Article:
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In our Study of the Day feature series, we highlight a research publication related to a John Templeton Foundation-supported project, connecting the fascinating and unique research we fund to important conversations happening around the world.

The shot opens the interior of a suburban home: a framed picture of the elephant-headed Lord Ganesh. The camera pans down to a small altar with images of other deities (Lakshmi, Shiva, Hanuman) and ceremonial objects. A teenager’s voice intones: “Hey Gods, it’s Devi Vishwakumar, your favorite Hindu girl in the San Fernando Valley. What’s a-poppin?” 

So starts the pilot episode of the Netflix comedy series “Never Have I Ever,” created by Mindy Kaling and Lang Fisher. The series draws from Kaling’s experiences growing up as the child of South Asian immigrants, and has been viewed as a breakthrough moment for portraying a more multifaceted account of the lives of South Asian American girls and women, including their religious practices. Kaling told the New York Times the “Hey Gods” opening line came verbatim from some of her own prayers as a teenager. Other plot points in the show’s opening episodes include proper care for a chemistry book that has been blessed by a Hindu priest, and the desires each main character brings to the altar at the Ganesh Puja festival held by Devi’s community at a local high school.

When it comes to documenting the religion and spirituality of South Asian Americans, sociologists and psychologists have not always fared much better than sitcom writers — but as with “Never Have I Ever,” they are catching up. An initial set of findings were revealed recently in the Journal for the Scientific Study of Religion, in an article by Blake Victor Kent, a sociologist at Westmont College: “Religion and Spirituality among American Indian, South Asian, Black, Hispanic/Latina, and White Women in the Study on Stress, Spirituality and Health.” It provides the first results from extended religion and spirituality questionnaires sent to members of existing longitudinal cohort studies that covered undersampled groups, including American Indian and South Asian women.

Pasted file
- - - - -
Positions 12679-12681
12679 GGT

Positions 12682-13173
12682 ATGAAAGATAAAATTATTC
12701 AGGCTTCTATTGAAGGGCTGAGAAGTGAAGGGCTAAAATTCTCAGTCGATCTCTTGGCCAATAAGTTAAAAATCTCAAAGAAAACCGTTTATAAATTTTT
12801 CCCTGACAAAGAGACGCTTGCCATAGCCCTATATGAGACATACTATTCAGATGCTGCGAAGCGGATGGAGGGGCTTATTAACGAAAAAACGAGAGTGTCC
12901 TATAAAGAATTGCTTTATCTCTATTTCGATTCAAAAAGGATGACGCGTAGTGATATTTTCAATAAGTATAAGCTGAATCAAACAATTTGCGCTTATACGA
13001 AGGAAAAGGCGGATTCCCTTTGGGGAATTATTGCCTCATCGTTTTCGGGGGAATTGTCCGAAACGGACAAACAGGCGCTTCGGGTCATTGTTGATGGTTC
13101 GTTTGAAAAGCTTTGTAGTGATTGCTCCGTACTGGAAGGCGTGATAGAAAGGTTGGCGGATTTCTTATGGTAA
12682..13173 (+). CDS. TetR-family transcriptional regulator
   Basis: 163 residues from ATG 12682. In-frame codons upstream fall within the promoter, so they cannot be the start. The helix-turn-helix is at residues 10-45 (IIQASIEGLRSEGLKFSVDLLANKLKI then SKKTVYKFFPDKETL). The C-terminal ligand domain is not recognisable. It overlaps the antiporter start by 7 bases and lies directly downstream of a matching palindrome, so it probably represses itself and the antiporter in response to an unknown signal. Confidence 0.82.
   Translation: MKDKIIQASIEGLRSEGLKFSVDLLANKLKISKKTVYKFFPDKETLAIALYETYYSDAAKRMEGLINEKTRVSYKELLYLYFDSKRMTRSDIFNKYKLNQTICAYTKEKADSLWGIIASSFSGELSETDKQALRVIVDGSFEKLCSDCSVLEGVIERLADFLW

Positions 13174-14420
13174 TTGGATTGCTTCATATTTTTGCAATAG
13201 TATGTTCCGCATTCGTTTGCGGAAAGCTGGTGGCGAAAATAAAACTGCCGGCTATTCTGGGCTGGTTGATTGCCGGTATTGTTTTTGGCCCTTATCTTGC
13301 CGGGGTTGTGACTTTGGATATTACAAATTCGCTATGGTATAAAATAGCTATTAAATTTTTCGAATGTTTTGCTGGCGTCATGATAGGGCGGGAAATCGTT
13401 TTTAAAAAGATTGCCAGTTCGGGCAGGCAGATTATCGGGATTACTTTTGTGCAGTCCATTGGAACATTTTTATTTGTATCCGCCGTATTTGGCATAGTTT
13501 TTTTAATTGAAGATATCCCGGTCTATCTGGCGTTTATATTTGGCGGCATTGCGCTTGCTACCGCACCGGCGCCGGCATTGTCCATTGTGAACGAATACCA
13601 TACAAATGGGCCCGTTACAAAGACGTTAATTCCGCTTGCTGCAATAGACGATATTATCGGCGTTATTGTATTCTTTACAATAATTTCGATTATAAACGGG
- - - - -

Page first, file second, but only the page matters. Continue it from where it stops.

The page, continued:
The South Asian cohort whose responses are featured in the paper were nearly all immigrants who had on average lived half their lives in America. One of the most interesting findings was that a quarter of respondents said they were “religious but not spiritual” — an inversion of the broader American trend, where according to Pew Research, more than 25 percent of Americans now identify as “spiritual but not religious.” The authors speculate that this may be due both to the pervasiveness of religious practices — every respondent in Kent et al’s South Asian cohort said she attends religious services at least occasionally — and to a perceived higher bar among South Asians for what constitutes a “spiritual” person.

Still Curious?

Read the full article, which includes additional findings on American Indian religion and spirituality, including the particular ways that spirituality and health may be intertwined for that group.